Sussmann’s defense is laughable — or he’s just a terrible lawyer


Defense attorneys for Clinton campaign lawyer Michael Sussmann have portrayed their client as the paragon of patriotic professionalism.

Yet to believe his defense to the felony false-statement charge brought by Russiagate special counsel John Durham, you’d have to conclude that Sussmann is the most unethical lawyer in Washington, DC. 

Sussmann is accused of insisting that he was not representing any client in September 2016 — the stretch run of the heated presidential campaign — when he peddled to the FBI bogus evidence of a supposed communications backchannel between Donald Trump and the Kremlin. Sussmann was bringing the information only because he wanted to “help the bureau” protect the country, he told the FBI’s then-general counsel, James Baker, in a text message.

Sussmann has no real defense to the charge. The evidence is so overwhelming that he was representing the Clinton campaign at the time of his meeting with Baker that Sussmann does not challenge it. Moreover, the information he provided to the FBI — Internet data explained by white papers — was compiled by another client, tech executive Rodney Joffe, who was hoping for a cybersecurity job in the anticipated Hillary Clinton administration. Joffe worked on the materials in conjunction with ­Fusion GPS, the information outfit retained to dig up dirt on Trump by top Clinton campaign counsel Marc Elias, who was then Sussmann’s law partner.

Sussmann told Former FBI general counsel James A. Baker in a text that wanted to “help the bureau” protect the country.
Ron Sachs – CNP

Truth is obvious

It’s obvious that Sussmann was representing the Clinton campaign and Joffe when he said he wasn’t representing anyone. For conviction, prosecutors must show that a statement was not only false but also material. On this, though, the evidence is also irrefutable. 

For obvious reasons, the FBI needs to know the motivations of people who proffer information. As a former longtime Justice Department lawyer, Sussmann knew this. Indeed, he lied precisely because he knew that if he had honestly told Baker the information was partisan opposition research he was providing to the FBI on behalf of the Clinton campaign, his gambit would have been dismissed as a ploy to enmesh the bureau in electoral ­politics.

So what is Sussmann’s defense? 

Executive Producer Hillary Rodham Clinton speaks on stage during "Below The Belt" New York Premiere at Museum of Modern Art on May 24, 2022 in New York City.
Though he was working for Hillary Clinton’s campaign, Sussmann claims his actions with the FBI were not connected to the presidential hopeful.
Cindy Ord/Getty Images

He claims that, although he may technically have been representing the Clinton campaign during that time frame, he was not really representing the campaign in connection with the FBI meeting. 

He insists that campaign officials would have been opposed to his bringing the Trump-Russia information to the bureau because they wanted it to be promoted by the media — a strategy Hillary Clinton personally approved. Going to the FBI, on this rationalization, would have been counterproductive because the bureau would lean on the press to delay publishing until agents had time to investigate.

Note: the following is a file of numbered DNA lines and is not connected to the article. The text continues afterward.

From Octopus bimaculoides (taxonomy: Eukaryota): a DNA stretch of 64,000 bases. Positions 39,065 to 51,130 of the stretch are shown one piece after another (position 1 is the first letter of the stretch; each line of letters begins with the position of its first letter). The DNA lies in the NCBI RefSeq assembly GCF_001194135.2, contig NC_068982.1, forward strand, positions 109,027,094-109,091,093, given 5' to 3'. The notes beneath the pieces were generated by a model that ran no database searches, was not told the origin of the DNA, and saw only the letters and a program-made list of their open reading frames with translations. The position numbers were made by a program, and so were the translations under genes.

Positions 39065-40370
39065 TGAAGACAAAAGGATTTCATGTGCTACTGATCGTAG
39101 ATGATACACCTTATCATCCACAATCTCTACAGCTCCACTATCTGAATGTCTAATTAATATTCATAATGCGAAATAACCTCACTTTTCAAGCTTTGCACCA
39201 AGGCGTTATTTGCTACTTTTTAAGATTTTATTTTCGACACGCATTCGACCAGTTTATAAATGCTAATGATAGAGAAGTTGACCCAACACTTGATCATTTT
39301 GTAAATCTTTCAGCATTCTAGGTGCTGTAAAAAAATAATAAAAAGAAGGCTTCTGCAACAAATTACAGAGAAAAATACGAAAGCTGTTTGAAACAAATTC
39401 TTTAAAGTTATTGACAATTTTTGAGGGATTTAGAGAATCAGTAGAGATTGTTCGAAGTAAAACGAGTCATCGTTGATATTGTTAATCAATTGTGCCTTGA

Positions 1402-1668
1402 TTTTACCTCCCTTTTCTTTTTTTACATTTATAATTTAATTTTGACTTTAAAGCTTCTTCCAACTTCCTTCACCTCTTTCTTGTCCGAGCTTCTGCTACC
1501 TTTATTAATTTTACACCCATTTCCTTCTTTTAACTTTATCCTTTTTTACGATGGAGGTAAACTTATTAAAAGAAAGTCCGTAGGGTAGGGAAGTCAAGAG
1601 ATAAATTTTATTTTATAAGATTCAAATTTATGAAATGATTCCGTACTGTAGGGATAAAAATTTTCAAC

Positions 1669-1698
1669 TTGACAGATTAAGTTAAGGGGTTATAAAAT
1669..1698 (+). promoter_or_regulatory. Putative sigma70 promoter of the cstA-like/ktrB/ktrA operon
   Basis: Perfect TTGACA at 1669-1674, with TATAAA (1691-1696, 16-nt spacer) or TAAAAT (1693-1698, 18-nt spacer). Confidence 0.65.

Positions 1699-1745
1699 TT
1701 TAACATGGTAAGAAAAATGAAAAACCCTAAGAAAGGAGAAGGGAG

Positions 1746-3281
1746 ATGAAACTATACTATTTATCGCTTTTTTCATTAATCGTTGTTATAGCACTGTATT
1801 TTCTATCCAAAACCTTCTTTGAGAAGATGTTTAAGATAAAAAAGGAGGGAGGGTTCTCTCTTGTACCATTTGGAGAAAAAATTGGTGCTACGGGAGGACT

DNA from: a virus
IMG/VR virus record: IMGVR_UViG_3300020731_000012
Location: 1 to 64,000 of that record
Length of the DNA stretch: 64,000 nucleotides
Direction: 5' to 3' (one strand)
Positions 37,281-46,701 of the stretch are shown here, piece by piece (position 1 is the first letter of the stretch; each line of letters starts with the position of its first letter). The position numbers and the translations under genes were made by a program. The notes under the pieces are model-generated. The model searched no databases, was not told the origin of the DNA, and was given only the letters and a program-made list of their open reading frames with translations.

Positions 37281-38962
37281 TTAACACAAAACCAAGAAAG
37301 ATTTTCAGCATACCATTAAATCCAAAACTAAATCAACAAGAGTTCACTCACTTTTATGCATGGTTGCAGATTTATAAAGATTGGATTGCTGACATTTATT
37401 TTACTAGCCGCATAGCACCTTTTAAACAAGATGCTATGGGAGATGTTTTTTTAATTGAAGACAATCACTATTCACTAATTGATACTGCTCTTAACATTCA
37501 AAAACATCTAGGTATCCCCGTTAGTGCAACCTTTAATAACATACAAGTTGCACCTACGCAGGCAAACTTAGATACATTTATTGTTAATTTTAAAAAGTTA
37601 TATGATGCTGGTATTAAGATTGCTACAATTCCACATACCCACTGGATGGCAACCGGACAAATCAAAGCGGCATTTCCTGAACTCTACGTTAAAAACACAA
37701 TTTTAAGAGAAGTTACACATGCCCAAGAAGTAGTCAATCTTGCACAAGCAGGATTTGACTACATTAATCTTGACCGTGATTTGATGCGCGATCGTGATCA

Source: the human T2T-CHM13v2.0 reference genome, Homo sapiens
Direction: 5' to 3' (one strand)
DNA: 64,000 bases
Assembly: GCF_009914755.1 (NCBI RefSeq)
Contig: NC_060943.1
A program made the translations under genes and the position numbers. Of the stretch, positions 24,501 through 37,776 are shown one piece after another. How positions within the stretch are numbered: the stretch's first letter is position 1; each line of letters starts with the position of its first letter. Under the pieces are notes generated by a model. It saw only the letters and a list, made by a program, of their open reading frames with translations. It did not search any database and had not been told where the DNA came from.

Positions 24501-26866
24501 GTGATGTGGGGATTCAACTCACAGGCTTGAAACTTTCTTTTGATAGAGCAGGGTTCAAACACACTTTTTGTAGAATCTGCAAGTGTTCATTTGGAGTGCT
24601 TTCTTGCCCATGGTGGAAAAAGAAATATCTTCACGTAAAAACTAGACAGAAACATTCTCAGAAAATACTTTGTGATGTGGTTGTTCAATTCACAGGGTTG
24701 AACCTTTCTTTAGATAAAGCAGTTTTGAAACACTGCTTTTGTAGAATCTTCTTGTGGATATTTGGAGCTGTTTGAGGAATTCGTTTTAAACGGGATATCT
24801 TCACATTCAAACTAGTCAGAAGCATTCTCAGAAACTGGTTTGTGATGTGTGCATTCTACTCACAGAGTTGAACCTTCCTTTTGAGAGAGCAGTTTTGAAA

Consequently, we’re to believe that Sussmann went to the FBI against his client’s interests, because of his own patriotic concerns for national security.

Michael Sussmann, a cybersecurity lawyer who represented the Hillary Clinton presidential campaign in 2016, leaves federal courthouse in Washington, Monday, May 16, 2022.
Sussmann is on trial in federal court in Washington, DC, for one count of lying to the FBI in September 2016.
AP/Manuel Balce Ceneta

This is a laughable defense. Enticing the FBI into investigating the Trump-Russia allegations would have made the story more attractive to the media and more explosive for the “October surprise” objective of the Clinton campaign — an election-eve story that the FBI suspected Trump of being a Putin plant.

But put that aside. Under professional ethics standards, a lawyer has a duty of fealty to his client. Thus, as the American Bar Association’s rules put it, “the lawyer’s own interests should not be permitted to have an adverse effect on representation of a client.” 

If Sussmann truly believed that his visit to the FBI, purportedly motivated by his own selfless patriotism, was against the Clinton campaign’s interests, then his ethical obligation was to disclose his intention to his client and obtain a waiver allowing him to go ahead with the meeting.

No campaign waiver

Of course, Sussmann didn’t seek permission and he didn’t obtain a waiver from the Clinton campaign. To believe Sussmann’s defense, then, you’d have to believe he is without scruples — precisely the opposite of the image his attorneys have projected.

We shouldn’t puzzle long over this. It is utter nonsense. 

Sussmann didn’t violate the ethics rules because his visit to the FBI was absolutely in the Clinton campaign’s interests. That’s why Sussmann billed the campaign for his visit to Baker. And it’s why, eight days before the election, Hillary and her then-adviser (and now- Biden national security adviser) Jake Sullivan tweeted: “We can only assume that federal authorities will now explore this direct connection between Trump and Russia.”

If Sussmann is acquitted, it will be because he lucked into being tried in Washington, DC, where the jury pool runneth over with partisan Democrats. He’s got nothing else.



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